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Writing the Rails


© St. Petersburg Times

The American train is romantic for the first 20 minutes and relentless thereafter.

Like a classic femme fatale, it lured me with hints of satisfaction, then punished me for 23 hours. I was seduced by visions of me at a table in the diner, crossing my silverware on the plate after finishing a delicately prepared chicken breast, dabbing at my mouth with a cloth napkin to the traditionally soothing of click-clack and the passing American landscape out the train window. But dinner on the Tampa-New York Silver Palm found me ripping plastic from the laminated turkey sandwich in my lap, accompanied by the cracking of the bones in my back. Pretzels and a soda were my escargot and Sauvignon.

Not that I could have afforded the diner, even if it didn't resemble a roller-rink snack bar. But train travel suggests something special. Before you begin scoffing at my, um, railing, know that I've seen the better part of Europe through train windows, glowed red from radishes eaten on a Ukrainian train, stood in the glow of my Moroccan train as it burned after exploding, and raised tea toasts to New Year 1996 on a train full of sleeping Chinese.

I know and love trains the world over. And yet, until this summer, I had never taken a train in the United States.

When I told friends I was going to New York and they asked, "What airline?" I responded, "Amtrak; only $18 more than the plane and you get an extra 20 hours' travel." The train alone surprised them, but the fact that it cost more than a round-trip plane ticket rendered my decision incomprehensible. My romanticism weathered a steady line of shaking heads.

Ten p.m. on a Tuesday; my ticket was waiting behind thick glass at the station. I was behind a line of worn people and a 40ish woman who sucked her fingers and clutched a pillow she may very well have named.

Seats were assigned by a man holding a clipboard as passengers boarded the train. The ticket agent assured me this man was nice. "Just ask for a window, and he'll give you one," the agent said. Five minutes later I asked, "Can I please have a window seat?" The man smiled up at me. "Sure thing," he said, and gave me an aisle. I've no doubt the seat guy loves his job.

At this point, I confronted what was to be one of the most memorable parts of the journey: my chair. Though it appeared comfortable, padded, with what was apparently a stick shift, a large button and enough angles to imply sufficient engineering, it was wholly terrible.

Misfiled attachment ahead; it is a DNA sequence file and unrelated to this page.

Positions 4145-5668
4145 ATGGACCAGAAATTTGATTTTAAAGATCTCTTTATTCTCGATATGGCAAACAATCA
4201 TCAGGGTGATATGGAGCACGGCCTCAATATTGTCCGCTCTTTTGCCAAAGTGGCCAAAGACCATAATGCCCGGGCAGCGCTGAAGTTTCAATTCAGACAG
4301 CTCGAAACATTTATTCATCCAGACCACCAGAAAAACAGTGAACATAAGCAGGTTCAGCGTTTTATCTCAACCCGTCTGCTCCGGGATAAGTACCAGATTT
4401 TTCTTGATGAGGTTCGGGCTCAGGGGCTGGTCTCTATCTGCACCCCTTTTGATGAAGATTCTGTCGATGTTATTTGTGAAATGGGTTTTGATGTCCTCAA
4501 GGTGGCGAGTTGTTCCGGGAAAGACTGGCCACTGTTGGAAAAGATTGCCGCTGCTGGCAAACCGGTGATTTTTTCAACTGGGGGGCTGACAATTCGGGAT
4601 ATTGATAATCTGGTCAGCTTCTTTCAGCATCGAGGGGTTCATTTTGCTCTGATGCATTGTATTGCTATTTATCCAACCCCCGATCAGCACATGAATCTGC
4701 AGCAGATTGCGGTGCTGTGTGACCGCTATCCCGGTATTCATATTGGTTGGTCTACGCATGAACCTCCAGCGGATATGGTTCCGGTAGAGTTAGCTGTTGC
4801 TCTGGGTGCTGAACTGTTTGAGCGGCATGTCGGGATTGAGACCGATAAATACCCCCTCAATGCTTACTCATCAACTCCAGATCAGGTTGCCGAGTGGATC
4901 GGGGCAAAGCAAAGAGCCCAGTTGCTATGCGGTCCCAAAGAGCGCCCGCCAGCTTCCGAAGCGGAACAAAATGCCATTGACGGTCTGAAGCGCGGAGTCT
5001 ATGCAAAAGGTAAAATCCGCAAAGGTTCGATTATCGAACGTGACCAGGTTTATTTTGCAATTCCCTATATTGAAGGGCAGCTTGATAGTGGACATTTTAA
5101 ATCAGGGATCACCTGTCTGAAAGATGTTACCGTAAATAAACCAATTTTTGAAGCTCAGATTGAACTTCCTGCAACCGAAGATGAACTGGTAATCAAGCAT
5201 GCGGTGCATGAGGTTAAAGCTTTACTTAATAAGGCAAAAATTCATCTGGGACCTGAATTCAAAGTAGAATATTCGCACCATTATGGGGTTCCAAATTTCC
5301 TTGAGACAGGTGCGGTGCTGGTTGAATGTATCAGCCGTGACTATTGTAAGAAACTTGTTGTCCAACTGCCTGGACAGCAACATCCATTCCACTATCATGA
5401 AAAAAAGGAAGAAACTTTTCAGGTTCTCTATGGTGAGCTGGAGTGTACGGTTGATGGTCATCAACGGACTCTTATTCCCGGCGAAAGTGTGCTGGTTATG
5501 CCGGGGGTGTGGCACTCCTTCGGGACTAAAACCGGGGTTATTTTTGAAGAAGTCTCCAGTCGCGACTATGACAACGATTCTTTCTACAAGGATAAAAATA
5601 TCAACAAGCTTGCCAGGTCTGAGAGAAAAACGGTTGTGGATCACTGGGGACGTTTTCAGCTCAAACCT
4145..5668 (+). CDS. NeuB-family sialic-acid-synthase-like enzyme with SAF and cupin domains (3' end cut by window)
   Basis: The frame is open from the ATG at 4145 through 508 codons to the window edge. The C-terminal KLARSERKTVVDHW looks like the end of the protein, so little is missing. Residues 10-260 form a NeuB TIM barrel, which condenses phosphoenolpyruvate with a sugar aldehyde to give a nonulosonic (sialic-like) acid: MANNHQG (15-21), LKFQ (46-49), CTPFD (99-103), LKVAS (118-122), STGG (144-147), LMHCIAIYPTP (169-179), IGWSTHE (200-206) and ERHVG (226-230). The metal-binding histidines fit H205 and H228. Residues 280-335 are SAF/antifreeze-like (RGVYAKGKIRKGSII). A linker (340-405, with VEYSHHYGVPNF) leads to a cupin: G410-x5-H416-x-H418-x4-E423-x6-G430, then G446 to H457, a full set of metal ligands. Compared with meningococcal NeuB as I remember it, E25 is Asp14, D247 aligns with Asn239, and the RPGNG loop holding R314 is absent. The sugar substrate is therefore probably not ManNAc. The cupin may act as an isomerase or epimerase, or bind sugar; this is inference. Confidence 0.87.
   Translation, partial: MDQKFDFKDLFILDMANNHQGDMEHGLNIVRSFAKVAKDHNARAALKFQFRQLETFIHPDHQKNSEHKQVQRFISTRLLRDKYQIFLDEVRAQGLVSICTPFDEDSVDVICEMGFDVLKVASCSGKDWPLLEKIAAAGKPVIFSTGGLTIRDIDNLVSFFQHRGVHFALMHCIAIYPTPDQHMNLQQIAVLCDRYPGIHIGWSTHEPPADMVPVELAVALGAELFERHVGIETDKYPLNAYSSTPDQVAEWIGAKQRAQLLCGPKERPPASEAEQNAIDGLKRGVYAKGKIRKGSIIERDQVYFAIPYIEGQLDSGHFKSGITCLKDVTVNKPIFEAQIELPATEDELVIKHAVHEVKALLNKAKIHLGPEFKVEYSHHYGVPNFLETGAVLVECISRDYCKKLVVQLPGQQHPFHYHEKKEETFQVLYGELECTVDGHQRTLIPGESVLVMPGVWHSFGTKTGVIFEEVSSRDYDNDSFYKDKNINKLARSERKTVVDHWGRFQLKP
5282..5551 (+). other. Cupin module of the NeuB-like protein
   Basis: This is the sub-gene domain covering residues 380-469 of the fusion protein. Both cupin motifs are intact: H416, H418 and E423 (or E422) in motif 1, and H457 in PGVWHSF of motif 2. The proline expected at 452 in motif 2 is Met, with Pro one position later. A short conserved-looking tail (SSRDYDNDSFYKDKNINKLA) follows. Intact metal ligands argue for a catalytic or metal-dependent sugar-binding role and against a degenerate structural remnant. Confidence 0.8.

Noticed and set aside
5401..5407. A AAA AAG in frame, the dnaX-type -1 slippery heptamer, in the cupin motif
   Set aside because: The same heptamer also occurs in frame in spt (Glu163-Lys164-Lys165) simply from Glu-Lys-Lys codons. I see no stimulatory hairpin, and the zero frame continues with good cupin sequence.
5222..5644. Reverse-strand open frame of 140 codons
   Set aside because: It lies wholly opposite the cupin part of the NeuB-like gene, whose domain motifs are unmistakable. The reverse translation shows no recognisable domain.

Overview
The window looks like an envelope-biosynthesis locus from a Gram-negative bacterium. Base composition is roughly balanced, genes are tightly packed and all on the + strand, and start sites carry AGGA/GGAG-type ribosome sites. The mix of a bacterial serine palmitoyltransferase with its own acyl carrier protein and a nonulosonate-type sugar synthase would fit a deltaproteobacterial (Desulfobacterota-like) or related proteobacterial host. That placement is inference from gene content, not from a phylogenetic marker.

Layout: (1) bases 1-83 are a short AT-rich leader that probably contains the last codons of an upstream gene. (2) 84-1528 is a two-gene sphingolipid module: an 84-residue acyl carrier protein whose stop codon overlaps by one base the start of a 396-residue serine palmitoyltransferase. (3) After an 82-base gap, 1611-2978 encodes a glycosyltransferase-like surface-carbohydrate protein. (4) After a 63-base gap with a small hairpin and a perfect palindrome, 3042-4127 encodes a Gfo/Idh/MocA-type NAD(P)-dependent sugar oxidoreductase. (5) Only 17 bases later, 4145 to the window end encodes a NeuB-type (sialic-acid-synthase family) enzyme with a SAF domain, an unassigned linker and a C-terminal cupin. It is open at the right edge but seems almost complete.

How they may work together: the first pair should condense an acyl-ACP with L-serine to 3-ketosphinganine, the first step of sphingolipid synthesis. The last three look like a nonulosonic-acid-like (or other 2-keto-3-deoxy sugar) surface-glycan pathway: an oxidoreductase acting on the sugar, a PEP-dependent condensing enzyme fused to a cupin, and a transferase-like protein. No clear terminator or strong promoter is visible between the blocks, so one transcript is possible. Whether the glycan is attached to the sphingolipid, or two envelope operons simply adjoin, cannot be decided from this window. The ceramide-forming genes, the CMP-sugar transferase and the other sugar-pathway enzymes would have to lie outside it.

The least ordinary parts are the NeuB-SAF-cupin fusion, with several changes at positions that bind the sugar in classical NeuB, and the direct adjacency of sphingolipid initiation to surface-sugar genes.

In retrospect, I believe it was a reupholstered dental chair from the 1920s, with minor modifications. There was, for example, a board that folded out behind my legs. This board ended at the calves, thus cutting off circulation to my feet. The board was dropped back in place by throwing the stick shift into first. The shifter, a ball-headed lever to my left, had no other purpose. It was all quite impressive and pointless. Behind the stick was a large button that reclined the seat. What the airlines accomplish with a small, flat disc required a paper-cup sized plunger on my chair. Again, impressively ridiculous.

The chair's effect was apparently universal as, following a rude 2 a.m. jolt, a chorus of obscenities accompanied discussions over which body parts were numb and which were given up as lost.

Ah, the train. There I was, massaging tactfully accessible numb parts and being laughed at by my seatmate, a New York lawyer who was on board only because his aunt refused to fly on the family vacation.

"Hey, check out why this guy's on the train," he said to his unbelieving relatives. "Wow, you must be kinda stupid, huh?" said his sister.

"No, no, no!" I kept insisting to myself, "This is a privileged view of our country. This is better, this is special."

And you know what? I started looking, and I saw it. I saw a busted-up dock on a river and a bare-chested old fisherman surrounded by kids. I saw smokestacks like castles on the horizon, trees like cotton candy, tobacco and town squares, and a beautiful black woman dressed in bright colors, barefoot in the street with her hands on her hips.

I saw a community theater in Delaware that sits right up against the tracks, museum-quality graffiti on a Philadelphia overpass and a million other wonders. It was like leafing through the scrapbook of the most interesting person you've ever known ... while someone pokes you with a stick. I can say from experience that a freight car is more comfortable.

Nevertheless, the train offers something most people need: a look at where they're coming from, where they're going to, and what they're going through. It's a chance to relate to everyone else living in the country.

America's trains have the run of two shining seas and a world in between. It may have been a rough seat and precious little romance inside the train I rode, but at just $18 more than the plane, it could be the bargain of a lifetime. Reade Tilley is a free-lance writer living in the Tampa Bay area.

Originally published November 9, 1997

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